Not many countries have broken from the shackles of dictatorship as peacefully as Egypt. After only 18 days of protests, the people of Egypt have overcome years of oppression and now wait hopefully for the establishment of democracy. Last Friday, Hosni Mubarak’s regime, in place since the assassination of then-President Anwar Sadat in 1981, finally collapsed. Since 1967, Egypt had been nearly perpetually ruled under the Emergency Law, a law which curtails basic human rights like freedom of speech. Under the Emergency Law, the Egyptians’ protests were illegal.
In December 2010, the winds of change began to blow eastward toward Egypt from Tunisia, where a public uprising had shaken the core of the Tunisian government. After nearly a month of protests and riots, in January 2011, Ben Ali, the dictatorial President of Tunisia, fled to Saudi Arabia, ending his 23-year-rule. Inspired by the Tunisians, the already dissatisfied people of Egypt took to social networking sites like Twitter and Facebook to express their hope for political change. The movement gradually grew, led by the masses of Egyptian youth (50 percent of the Egyptian population is under 25 years of age) and the educated elite.
On Jan. 28, hundreds of thousands of protestors flocked to Tahrir Square in the heart of Cairo. Despite fears that Tahrir Square would become the modern day Tiananmen and the absence of leaders like Mandela or Gandhi, from the protests a new Egypt was born. On Feb. 11, Vice President Omar Suleiman announced that President Mubarak had stepped down and handed over his powers to the military.
Yet the question lingers: what happens now? 18 days are not enough to right the damage done over the last 30 years of oppression. The military officers in Egypt have laid out a six-month plan for the transfer of power to a democratically elected government. But the problems are far from over. How can Egyptians be sure that the military will actually transfer its power to a new government? It would hardly be a surprise if the military performed a coup d’état and took the reins of government for good. Even if a democracy were to be established, it may not be very strong. The new government will be constrained by economic fluctuations; high unemployment (especially among the youth population), a volatile stock exchange, and fewer tourism revenues. Early political decisions will be difficult. Political and bureaucratic issues will also inevitably arise. Newly elected leaders may be corrupt, and administrative errors are expected of inexperienced governments.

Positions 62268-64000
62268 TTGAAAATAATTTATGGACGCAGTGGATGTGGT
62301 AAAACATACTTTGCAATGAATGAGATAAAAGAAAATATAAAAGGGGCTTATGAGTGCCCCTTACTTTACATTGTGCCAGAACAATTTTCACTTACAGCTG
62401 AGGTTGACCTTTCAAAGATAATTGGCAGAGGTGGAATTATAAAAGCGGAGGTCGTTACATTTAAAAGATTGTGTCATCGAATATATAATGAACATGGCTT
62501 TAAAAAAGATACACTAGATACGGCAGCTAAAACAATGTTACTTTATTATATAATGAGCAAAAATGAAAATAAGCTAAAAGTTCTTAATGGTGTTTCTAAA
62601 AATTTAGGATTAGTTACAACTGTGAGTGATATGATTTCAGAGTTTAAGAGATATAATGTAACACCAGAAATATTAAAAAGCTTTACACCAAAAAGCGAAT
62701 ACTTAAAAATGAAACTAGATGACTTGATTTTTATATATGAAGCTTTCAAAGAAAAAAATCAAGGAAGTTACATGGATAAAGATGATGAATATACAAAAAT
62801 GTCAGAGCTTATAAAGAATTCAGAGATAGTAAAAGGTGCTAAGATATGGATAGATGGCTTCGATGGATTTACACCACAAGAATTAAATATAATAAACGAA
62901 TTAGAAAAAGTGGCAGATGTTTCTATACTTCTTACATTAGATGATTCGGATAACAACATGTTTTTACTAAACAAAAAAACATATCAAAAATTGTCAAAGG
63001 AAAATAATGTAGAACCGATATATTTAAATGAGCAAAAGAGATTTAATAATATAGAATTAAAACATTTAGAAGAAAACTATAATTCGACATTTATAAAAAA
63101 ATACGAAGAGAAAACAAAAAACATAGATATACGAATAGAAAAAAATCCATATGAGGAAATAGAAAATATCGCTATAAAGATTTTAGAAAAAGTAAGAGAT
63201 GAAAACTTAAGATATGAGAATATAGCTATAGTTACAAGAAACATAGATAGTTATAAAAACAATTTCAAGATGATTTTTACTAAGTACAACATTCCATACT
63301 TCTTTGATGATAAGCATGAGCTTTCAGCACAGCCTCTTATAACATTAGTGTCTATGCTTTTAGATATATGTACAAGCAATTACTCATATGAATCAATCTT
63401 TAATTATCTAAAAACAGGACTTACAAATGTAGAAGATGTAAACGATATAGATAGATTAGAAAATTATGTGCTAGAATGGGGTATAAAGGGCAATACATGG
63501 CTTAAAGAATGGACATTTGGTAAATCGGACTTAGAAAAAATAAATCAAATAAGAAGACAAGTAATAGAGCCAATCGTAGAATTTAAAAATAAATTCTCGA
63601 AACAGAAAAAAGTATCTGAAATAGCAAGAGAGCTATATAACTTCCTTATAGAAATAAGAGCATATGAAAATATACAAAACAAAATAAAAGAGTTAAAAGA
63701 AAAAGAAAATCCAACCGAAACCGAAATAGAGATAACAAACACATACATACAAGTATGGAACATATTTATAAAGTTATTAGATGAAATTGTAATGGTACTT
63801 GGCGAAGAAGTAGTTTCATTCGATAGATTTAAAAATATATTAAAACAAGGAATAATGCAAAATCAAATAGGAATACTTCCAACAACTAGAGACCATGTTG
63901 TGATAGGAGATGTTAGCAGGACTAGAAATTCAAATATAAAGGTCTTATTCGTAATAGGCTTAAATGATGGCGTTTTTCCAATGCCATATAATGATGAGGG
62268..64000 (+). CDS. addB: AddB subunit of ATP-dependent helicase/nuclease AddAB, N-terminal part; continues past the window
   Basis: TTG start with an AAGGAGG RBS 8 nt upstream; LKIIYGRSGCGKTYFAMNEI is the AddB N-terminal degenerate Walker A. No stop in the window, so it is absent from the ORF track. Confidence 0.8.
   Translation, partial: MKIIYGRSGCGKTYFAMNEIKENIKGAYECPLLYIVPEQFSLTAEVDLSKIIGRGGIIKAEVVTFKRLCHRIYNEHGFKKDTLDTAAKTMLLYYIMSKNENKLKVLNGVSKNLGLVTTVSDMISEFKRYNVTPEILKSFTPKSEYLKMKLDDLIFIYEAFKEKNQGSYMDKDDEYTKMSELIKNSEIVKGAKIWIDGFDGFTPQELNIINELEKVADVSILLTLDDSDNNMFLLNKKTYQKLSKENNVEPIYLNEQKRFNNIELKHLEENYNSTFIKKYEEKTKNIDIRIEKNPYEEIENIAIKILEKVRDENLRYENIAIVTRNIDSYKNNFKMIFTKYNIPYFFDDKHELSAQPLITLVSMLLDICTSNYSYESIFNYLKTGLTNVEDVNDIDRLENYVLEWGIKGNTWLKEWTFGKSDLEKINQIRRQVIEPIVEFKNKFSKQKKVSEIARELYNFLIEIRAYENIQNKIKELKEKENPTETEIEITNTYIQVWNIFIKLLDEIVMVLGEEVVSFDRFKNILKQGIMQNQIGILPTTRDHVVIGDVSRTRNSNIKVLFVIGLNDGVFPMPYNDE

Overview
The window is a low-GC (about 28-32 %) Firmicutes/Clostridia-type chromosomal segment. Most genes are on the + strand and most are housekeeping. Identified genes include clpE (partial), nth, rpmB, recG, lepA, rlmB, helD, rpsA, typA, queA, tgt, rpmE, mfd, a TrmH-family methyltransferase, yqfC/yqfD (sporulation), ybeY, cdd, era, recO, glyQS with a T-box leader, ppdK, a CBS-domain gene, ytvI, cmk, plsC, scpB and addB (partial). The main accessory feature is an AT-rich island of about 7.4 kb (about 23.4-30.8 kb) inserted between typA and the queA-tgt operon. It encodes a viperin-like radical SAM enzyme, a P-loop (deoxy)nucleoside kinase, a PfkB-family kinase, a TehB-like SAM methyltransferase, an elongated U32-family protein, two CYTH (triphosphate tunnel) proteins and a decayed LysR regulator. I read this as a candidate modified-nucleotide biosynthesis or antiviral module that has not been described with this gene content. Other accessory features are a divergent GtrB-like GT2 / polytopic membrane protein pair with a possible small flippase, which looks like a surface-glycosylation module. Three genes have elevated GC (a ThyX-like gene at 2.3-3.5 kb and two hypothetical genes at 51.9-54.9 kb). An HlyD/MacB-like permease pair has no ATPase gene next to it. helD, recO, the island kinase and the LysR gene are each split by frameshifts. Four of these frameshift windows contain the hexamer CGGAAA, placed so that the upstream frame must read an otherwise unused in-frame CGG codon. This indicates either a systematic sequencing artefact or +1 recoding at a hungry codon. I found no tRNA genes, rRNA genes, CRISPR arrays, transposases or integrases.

Western countries like the U.S. have historically assumed a moral high ground for being democracies. Hypocritically, the U.S. has favored dictatorial stability in the Middle East as opposed to (chaotic) democracy. (In the 1980s, Saddam Hussein was an ally of the US). The lack of stable democracies in the Middle East is duly noted, but the current state of democracy in non-Middle Eastern countries is a mixed picture: democracy has been a failure in countries like Pakistan and Bangladesh, but effective if imperfect in countries like South Korea and Malaysia. Western promotion of dictatorial stability may not be entirely unjustified, but the alternative—a developing democracy—is just as effective.
In some ways, the situation parallels India’s path to democracy. In 1947, when India gained independence from Britain and was partitioned from Pakistan, there seemed to be little hope for the country. India was teeming with millions of impoverished people and, at best, a third-world economy. The regional differences, the several minor kingdoms within the country and the nation’s vast geography only pointed in one direction: civil strife and eventual disintegration. Though economically and politically crawling and crippled with corruption and poverty, the country nevertheless moved forward, the democratic spirit stayed alive. Barring a two year Emergency Law in the 1970s, India has been the world’s largest democracy since 1947 and has emerged as a strong global economic power.
Thus, to all critics and pessimists, I say that, yes, there will be corruption and crime, there will be unemployment and dissent. The recent looting of the Egyptian Museum would not have been possible under Mubarak’s regime or a mature democratic government. The people of Egypt have opted for self-governance and hopefully, they will fight the long battle of establishing a strong democracy. With every election, the electorate will grow wiser and the government more mature. Just as they have been blessed by the strength to rebel, I pray that the Egyptians be blessed by patience and emerge as an example to both Western and non-Western nations of what a true Arab, Middle Eastern democracy looks like.